I'm about 70 pages into the 400+ page nonfiction breakdown of the 1692 events in Salem, Massachusetts, and can I say — well done. I mean, hot damn, Stacy Schiff. I'm not sure how you got over 400 pages out of something we don't really have great records of, but you also wrote a biography of…

Aurora Leigh in November!

You know how you're walking along, minding your own business, and suddenly you just stop and go "SHIT, I haven't read Aurora Leigh yet"? PROBLEM. SOLVED. TODAY. Well, in November.

Yes! This November, a scant two weeks away, we will be reading Elizabeth Barrett Brown's masterpiece (?) Aurora Leigh, which is either a novel in verse or an epic poem or an epic novel/poem, the internet cannot seem to agree.

"What's it about?" you ask. No idea! A lady poet? It looks like? But don't worry, the ever-fantastic Jenny of Reading the End will be divvying up the chapters for us so the readings are somewhat cohesive/not wildly scattered or ending at odd points.

I AM EXCITED because this is a semi-deep cut of Victorian lit, and if you've read it, you can scoff at the superficially Victorianist Jane Eyre and Great Expectations readers and say YES BUT WHAT DID YOU THINK OF AURORA LEIGH oh you haven't read it I see (not that you would ever do that; you'r…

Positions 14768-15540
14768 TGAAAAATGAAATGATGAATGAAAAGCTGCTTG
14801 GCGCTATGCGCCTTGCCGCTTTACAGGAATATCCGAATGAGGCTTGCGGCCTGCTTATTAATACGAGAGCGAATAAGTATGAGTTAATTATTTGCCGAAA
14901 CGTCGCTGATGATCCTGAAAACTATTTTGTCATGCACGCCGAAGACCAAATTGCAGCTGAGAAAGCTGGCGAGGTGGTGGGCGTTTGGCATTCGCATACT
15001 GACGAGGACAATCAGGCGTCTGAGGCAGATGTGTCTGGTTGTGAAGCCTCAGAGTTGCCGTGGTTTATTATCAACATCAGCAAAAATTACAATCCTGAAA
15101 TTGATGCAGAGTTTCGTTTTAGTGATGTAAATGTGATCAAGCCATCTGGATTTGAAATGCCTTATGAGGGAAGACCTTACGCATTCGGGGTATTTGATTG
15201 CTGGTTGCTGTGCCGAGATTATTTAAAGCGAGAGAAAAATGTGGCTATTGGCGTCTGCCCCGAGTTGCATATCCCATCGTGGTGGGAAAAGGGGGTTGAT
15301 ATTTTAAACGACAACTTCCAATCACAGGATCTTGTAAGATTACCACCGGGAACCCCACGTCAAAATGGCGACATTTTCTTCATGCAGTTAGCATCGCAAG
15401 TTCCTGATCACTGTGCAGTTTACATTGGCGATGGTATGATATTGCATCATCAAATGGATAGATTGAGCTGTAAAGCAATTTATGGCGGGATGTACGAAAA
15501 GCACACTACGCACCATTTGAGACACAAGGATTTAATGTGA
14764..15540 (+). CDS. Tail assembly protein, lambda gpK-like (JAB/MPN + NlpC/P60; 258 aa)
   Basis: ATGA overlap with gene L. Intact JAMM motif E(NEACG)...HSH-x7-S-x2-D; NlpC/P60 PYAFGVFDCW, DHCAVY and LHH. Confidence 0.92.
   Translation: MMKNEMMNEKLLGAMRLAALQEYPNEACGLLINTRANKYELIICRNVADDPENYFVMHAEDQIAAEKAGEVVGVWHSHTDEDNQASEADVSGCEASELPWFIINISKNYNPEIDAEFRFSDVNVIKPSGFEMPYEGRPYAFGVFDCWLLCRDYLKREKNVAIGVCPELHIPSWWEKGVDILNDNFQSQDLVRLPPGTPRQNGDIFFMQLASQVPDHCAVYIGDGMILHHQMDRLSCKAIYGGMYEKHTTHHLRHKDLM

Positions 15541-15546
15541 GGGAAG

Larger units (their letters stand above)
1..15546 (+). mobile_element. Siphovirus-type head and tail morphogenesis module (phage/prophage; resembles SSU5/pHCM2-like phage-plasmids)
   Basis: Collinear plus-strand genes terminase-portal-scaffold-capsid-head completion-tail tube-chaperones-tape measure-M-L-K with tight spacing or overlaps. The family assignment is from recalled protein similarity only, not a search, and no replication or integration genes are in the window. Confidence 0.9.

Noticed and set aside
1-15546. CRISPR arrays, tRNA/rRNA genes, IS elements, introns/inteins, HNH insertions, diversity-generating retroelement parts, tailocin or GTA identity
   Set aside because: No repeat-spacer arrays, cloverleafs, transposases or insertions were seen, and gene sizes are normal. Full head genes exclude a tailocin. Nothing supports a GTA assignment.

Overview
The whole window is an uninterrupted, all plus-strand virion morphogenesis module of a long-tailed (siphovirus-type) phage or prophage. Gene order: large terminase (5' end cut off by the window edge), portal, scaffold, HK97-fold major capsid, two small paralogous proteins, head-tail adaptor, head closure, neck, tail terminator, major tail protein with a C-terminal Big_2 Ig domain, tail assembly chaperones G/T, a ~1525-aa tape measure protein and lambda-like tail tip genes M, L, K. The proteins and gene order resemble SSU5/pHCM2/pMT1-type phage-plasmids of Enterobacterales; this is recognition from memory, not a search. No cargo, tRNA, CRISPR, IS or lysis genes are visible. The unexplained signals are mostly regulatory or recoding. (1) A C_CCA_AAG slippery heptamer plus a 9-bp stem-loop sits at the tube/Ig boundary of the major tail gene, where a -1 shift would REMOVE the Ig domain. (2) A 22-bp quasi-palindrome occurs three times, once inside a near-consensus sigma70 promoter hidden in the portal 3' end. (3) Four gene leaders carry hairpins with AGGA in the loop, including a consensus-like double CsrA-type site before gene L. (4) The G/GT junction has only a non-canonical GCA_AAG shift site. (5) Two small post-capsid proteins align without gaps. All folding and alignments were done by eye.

October 2017 New Book Releases That Are Probably Pretty Great

It's almost October! The month almost everything amazing gets published! Also the month right before NaNoWriMo and right near the end of the year when some of us are panicking about finishing other books we've put off all year to hit those sweet sweet reading stats no one else cares about, so there is a lot going on.

I picked up a lot of October releases at BookExpo back in May, and I'm still psyched about most of them. Most excited about:


From Here to Eternity: Traveling the World to Find the Good Death by Caitlin Doughty (Oct 3, 2017)
I didn't read her first book, but this one looks super fun! And the cover's so good! Maybe I'll read her first book. Someday. Eventually. But for now, here's this book about how people deal with death around the world by a lady mortician who is very good at marketing.


Code Girls: The Untold Story of the Women Code Breakers of World War IIby Liza Mundy (Oct 10, 2017)
The hidden army of World War II women cryptographers, sworn to s…

Samuel Johnson's House: A Tour

Dr Samuel Johnson, writer of A Dictionary of the English Language and frequent contributor to Familiar Quotations, has a home in London that is still standing